to that effect in The Advertiser last
week. Dr. J. T. Pattison fou-id the
bag and the advertisement will en
able him to restore the bag to its
owner. Had the advertisement not
been published, Dr. Pattison would
never have known the owner of the
bag. Let The Advertiser help you out
of your troubles. That is part of its
mission. These small advertisements
Let's Avoid Low Water
Friday, Batesburg was visited by a
very disastrous fire entailing a loss
of around $100,000, and Saturday
Columbia has a conflagration of
around $300,000, both occurring in
the business center of the stricken
cities. Strange to say the reports of
both fires in the newspapers stated
that the water pressure was low. Just
why and who was to blame for the
low water pressure, whether anybody
or not, is not stated. Let Edgefield
profit by the misfortunes of these two
cities and never, if it can possibly.be
prevented, allow the water pressure
to be lower than customary or nor
mal. It seems to be the irony of fate,
for a great conflagration to occur
when the water pressure is low. Just
like a fire frequently occurs after a
policy has been canceled or a death
occurs soon after a life policy has
lapsed. Let's bear in mind that the
"fire-bug," whatever that is, usually
seizes the favorable moment when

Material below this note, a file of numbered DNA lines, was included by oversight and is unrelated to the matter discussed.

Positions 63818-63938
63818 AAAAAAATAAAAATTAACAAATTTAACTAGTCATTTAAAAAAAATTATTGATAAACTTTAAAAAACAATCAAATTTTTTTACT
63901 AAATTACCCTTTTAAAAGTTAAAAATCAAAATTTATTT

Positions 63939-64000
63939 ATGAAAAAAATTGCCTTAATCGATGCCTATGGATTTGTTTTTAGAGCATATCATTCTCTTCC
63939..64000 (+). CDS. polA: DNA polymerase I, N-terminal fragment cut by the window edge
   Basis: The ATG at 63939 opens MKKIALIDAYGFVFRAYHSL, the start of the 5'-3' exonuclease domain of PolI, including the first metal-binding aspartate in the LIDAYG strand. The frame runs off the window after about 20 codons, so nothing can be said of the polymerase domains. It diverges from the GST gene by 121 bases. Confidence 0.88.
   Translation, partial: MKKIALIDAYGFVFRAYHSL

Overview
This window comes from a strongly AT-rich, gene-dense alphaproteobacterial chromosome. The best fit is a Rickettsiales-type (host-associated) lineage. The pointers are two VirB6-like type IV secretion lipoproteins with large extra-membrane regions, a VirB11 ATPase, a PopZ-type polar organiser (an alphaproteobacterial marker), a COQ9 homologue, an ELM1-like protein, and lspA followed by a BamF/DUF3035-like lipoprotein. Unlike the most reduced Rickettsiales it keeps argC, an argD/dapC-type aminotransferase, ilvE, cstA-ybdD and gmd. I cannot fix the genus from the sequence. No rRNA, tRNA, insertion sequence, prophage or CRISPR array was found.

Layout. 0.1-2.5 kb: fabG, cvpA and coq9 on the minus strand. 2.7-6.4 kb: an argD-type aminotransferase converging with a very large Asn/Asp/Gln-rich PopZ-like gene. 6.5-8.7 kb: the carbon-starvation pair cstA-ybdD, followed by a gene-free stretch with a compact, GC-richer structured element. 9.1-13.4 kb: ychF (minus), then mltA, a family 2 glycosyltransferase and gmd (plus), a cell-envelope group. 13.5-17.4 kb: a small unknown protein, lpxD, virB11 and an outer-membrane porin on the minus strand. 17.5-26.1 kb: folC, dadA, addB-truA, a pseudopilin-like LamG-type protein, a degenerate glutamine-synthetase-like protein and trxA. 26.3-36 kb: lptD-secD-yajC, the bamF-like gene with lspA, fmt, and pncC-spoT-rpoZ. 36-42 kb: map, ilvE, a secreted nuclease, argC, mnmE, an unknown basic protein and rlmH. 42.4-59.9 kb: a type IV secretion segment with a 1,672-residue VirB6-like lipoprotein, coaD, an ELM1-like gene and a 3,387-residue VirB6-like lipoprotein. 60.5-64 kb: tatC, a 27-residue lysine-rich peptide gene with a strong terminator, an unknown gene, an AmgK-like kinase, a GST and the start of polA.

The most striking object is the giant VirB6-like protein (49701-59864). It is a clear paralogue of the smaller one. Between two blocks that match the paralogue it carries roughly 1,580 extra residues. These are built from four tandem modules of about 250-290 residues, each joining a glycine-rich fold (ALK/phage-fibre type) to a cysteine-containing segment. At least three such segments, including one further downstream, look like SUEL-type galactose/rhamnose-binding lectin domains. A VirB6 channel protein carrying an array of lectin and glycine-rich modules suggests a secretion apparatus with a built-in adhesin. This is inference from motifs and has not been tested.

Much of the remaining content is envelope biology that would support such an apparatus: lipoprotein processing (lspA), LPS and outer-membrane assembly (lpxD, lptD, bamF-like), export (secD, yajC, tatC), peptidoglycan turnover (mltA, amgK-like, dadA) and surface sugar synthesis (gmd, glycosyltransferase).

the water pressure is low.
Send Them the Home Paper.
.Several parents have come in and
subscribed for The Advertiser to be
sent to their son or daughter at col
elge. Have you a son or daughter
away at college? The absent one
would appreciate a home paper. You
may undertake to send the copy of
The Advertiser which goes into your
home every week, but you will over
look it half the time. The paper will
go regularly to them', if you have
their name placed on The Advertis
er's subscription list.
Unveiling of Monument by
Knights of Pythias.
The Knights of Pythias of Augus
ta will unveil the monument erected
by them to the memory of W. C.
Yonce at Johnston, S. C., on Sunday
afternoon, September 25, 1921, all
of the Augusta lodges participating,
as well as the Grand Lodge Officers
of South Carolina and Georgia. They
have also invited the Lodges at Aiken
Edgefield and Johnston, S. C. to par
ticipate, and we trust that a large
attendance will be present.
W. C. Yonce lost his life in the war
:v.id this monument is a fitting testi
monial to his memory.
Live Within Your Means.
No, we are not all going to the
bow-wows on account of boll weevils.
Those who have practiced and are
still practicing economy will emerge
from the "hard times" somewhat dis
figured but still in the ring, while
those who are prodigal with their
earnings will have a rather pinched
existence. True, it will be hard
enough on us all but not so hard on
those who live within their means. It
is astonishing how little people can
live on when they have to. Don't try
to butter*-your bread on both sides,
if you are only able to butter it on